Education should be a flexible service rather than a fixed good in the way that software is today and that automobiles, in an era of car-sharing, are starting to be. The overall trend in the US economy is for more and more companies to offer services that change over time and that respond to the changing needs of individual consumers.  AltSchool represents that very different approach to learning that embraces change and personalization day to day and week to week, not only year to year.  Education as a service should be the norm in an Internet age and it’s our ambition at AltSchool to accelerate this transition at massive scale -- and sooner than you’d think.

 
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Topics: AltSchool Innovation, Thoughts from Our Founder

A Big Day for the AltSchool Team

Posted by Max Ventilla

Mar 18, 2014 6:32:00 AM

Max_Ventilla_for_AltSchoolA year ago, what started as a preschool search for my daughter became a hard look at today's education options. The next thing I knew, the question of whether we'd be admitted to the right school for us became a quest to create ideal options for more parents. In starting a new school system that can scale and improve with scale, we have stood on the shoulders of giants; from both the education space and from the broader technology space around us. I am incredibly grateful for what’s been possible in twelve short months.

Not long after I had the idea of AltSchool, I was joined by more than a dozen world-class team-members -- child-centered educators, engineers, designers, and operations experts -- many of whom I’d had the pleasure of working with in the past. Together we opened a pilot school (in two months) that fully personalized education in a classroom setting. Since then, we’ve kept learning by doing, building technologies to better serve students, parents, and teachers. The thirty-three million dollars in Series A funding that we’re announcing today allows us to keep building AltSchool’s R&D engine, offering continuously improving, customized, whole-child learning across a growing number of AltSchools throughout the Bay Area.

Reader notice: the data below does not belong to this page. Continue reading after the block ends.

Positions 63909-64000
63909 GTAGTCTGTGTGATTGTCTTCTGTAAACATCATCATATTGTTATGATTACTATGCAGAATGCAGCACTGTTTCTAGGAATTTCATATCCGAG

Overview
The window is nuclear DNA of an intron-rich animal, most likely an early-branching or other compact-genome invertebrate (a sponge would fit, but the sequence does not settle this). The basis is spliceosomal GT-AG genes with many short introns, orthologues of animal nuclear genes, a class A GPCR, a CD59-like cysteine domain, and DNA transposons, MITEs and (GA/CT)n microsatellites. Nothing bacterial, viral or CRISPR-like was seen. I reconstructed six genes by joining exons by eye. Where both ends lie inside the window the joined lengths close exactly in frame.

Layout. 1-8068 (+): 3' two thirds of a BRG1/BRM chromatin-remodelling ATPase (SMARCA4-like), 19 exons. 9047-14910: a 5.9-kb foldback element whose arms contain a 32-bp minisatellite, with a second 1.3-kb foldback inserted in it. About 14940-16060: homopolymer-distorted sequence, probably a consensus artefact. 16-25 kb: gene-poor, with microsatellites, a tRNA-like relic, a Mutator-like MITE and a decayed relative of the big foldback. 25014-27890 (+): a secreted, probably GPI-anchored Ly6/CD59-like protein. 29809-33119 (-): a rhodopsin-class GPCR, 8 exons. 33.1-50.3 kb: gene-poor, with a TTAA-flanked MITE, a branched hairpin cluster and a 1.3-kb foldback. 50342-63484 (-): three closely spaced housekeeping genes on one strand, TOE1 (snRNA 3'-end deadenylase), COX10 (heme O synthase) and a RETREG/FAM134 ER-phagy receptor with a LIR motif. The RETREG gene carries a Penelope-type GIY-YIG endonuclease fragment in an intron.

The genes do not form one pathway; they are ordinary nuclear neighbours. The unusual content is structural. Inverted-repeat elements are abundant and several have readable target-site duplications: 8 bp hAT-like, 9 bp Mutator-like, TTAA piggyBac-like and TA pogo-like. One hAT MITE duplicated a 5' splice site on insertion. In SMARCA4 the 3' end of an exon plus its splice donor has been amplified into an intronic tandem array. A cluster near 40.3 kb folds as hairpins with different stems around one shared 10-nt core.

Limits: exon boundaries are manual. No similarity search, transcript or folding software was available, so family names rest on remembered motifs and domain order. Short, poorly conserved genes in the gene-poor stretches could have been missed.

We are thrilled to have Founders Fund and Andreessen Horowitz lead this investment round. Their experience with transformational businesses is unmatched and, together, we are committed to bringing that passion and innovation into the world of primary education. The involvement of education heavyweights John Doerr, Jonathan Sackler, Learn Capital, and Omidyar Network underscores the contributions we can make to the school ecosystem in the U.S. and beyond. Finally, we are extremely pleased to receive substantial follow-on funding from First Round Capital and Harrison Metal, who backed us before there was much to back besides an idea and a team.

At AltSchool, we are mission-driven at our core. To that end, I am proud to announce that in conjunction with this fundraise, AltSchool is starting the process to become a certified B Corp. -- a new type of company that uses the power of business to solve social problems. We plan to offer the best education possible for countless students over the coming decades and today marks a massive inflection in our ability to reach that goal. My sincerest thanks to the parents, students, teachers, team-members, and investors who have put their trust in AltSchool to date. We will continue to work incredibly hard to justify that trust.  

Onwards and Altwards...

Funding Press Release

 
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Topics: AltSchool in the Press, Thoughts from Our Founder